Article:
Jason Nelson, a familair name in this class, produced a pretty hilarious slot death game called This is How You Will Die. According to Nelson, the game takes a pared-down version of a regular online slot machine game’s code and replaces the images with 5 short descriptions that get mixed and matched to tell you how you end up dying. Not being a fan of Nelson’s work in general (I find it to be generally…well, annoying) I actually really enjoyed reading/playing this game.
One of the first things that really tickled me was just loading the game and seeing three boxes, one with your “demise credits,” one to spin the wheel, and the last to “explain death.” Only a html based slot machine game would claim to be able to explain death, though from the content given you’re provided more of an explaination of death being a “final move” rather than what death means. However, even thinking of death as a final move is ironic for this game because as long as you have enough demise credits to continue playing, death is not a final move but a continuous one, made over and over with different results. Perhaps I did not play enough to produce a “winning” result, i.e. a spin that increases your demise credits afterwards instead of simply depleting them, but in order to keep playing after 3 spins I had to keep refreshing the game page. I figured after dying a million spins worth of deaths I would at least vaguley figure out how one would score points (perhaps it was my own bias that I sensed an insinutation in the line “you need at least 10 credits to continue forecasting your death” that gaining credits was even possible), but to no avail. 28 credits, 19 credits, 10 credits, 1 credit; over and over.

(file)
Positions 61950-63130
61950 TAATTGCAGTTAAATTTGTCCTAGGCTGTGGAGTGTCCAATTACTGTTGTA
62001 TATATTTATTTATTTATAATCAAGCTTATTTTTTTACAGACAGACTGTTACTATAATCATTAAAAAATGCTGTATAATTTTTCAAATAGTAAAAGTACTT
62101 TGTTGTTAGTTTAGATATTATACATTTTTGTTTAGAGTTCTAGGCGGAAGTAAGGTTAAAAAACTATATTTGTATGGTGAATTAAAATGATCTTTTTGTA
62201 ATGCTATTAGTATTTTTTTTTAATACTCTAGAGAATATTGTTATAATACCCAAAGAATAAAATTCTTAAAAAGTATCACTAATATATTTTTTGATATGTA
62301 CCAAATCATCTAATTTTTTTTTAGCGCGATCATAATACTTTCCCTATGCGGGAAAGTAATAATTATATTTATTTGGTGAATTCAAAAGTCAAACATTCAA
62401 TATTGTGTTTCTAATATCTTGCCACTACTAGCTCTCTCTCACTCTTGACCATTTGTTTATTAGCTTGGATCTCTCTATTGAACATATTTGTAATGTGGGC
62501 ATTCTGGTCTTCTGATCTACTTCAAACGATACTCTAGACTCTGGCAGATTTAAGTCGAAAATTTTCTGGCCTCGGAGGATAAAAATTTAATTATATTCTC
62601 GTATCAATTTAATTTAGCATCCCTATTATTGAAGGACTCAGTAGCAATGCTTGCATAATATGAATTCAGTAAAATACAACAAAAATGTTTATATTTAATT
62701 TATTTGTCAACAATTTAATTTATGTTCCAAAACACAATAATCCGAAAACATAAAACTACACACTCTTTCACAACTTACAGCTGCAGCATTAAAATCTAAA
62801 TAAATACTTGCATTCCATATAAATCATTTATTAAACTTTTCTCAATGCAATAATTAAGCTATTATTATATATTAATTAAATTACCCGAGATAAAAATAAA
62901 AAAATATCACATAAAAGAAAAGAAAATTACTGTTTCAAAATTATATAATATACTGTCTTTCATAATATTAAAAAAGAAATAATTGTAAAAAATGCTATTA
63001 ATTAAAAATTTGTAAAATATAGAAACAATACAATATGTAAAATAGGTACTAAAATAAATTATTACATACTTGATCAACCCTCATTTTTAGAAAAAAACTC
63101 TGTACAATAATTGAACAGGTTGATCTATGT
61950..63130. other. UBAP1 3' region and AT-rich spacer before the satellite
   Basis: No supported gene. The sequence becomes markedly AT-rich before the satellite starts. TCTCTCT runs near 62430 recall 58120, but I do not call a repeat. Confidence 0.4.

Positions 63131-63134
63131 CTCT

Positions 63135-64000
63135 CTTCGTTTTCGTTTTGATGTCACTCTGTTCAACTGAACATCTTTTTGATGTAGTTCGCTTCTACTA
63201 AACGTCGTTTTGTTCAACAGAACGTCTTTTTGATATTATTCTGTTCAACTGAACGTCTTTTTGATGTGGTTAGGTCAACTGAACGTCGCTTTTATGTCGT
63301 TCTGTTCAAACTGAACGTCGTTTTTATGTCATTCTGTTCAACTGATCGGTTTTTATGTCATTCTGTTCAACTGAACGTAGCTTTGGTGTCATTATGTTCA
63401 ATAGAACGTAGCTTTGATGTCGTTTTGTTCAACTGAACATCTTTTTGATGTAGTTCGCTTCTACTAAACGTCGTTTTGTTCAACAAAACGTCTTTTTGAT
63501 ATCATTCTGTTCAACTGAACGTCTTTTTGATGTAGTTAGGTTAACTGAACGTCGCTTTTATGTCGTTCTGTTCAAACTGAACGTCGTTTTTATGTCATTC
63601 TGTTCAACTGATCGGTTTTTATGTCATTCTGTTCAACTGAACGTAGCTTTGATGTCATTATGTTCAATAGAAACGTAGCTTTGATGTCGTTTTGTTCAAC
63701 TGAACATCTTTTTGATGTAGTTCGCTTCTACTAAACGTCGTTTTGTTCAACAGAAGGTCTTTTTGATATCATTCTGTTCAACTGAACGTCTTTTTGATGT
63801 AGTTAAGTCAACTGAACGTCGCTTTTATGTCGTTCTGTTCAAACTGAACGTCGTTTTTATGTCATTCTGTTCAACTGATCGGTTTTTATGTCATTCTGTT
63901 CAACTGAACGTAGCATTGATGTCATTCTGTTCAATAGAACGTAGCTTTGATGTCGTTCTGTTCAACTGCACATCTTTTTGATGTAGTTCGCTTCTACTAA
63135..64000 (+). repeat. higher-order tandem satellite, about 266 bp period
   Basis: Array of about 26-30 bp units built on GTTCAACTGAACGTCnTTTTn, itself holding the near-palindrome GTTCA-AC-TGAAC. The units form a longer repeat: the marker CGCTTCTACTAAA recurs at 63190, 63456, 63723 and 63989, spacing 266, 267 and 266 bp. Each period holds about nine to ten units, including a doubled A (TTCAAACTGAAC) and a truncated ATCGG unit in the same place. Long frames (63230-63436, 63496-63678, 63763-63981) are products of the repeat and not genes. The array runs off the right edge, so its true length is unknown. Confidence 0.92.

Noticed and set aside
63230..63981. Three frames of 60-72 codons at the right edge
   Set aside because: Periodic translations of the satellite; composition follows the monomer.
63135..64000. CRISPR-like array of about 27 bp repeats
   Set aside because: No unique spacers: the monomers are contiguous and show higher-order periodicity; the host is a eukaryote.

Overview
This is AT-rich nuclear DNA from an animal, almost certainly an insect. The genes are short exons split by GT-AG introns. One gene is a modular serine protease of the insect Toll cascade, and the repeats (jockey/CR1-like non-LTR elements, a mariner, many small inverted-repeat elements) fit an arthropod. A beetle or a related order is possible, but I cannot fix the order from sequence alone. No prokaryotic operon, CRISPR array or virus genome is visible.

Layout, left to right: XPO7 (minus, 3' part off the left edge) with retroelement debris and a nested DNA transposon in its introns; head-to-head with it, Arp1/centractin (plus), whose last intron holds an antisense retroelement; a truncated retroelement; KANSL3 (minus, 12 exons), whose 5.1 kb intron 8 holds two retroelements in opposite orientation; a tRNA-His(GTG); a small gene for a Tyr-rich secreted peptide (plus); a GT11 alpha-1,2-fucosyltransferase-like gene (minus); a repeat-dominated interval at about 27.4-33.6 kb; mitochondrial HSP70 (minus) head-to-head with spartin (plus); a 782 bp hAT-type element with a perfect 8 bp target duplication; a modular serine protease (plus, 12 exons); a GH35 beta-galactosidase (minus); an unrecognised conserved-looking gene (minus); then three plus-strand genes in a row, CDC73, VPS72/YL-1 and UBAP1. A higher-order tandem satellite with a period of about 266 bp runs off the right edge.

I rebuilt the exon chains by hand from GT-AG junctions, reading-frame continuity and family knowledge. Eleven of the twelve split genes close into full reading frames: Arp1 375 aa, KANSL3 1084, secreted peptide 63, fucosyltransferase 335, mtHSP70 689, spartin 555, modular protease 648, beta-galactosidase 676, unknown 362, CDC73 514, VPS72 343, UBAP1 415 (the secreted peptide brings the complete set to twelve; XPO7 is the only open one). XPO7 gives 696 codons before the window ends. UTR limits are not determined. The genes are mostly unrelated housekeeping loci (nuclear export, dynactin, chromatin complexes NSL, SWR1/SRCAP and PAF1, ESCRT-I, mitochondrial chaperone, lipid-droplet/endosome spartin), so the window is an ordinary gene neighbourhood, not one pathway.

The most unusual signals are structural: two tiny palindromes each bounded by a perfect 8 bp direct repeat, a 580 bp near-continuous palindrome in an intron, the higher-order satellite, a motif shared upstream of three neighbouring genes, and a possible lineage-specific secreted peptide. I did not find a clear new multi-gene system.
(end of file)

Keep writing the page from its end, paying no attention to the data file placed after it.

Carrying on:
Other than the outline of the game, the disjointed, yet syntactically fitting, phrases were good fun. Especially interesting is the fifth and final part of the sequence where you seemingly get a look in the world after your death. While some of these post-death prophecies have only to do with people outside of yourself (the dead one), some (like, “You are glad you are dead” seem to contradict Nelson’s very precise phrasing in the “explain death” section that “your last [motion/move/doorway/etc.] is your death.”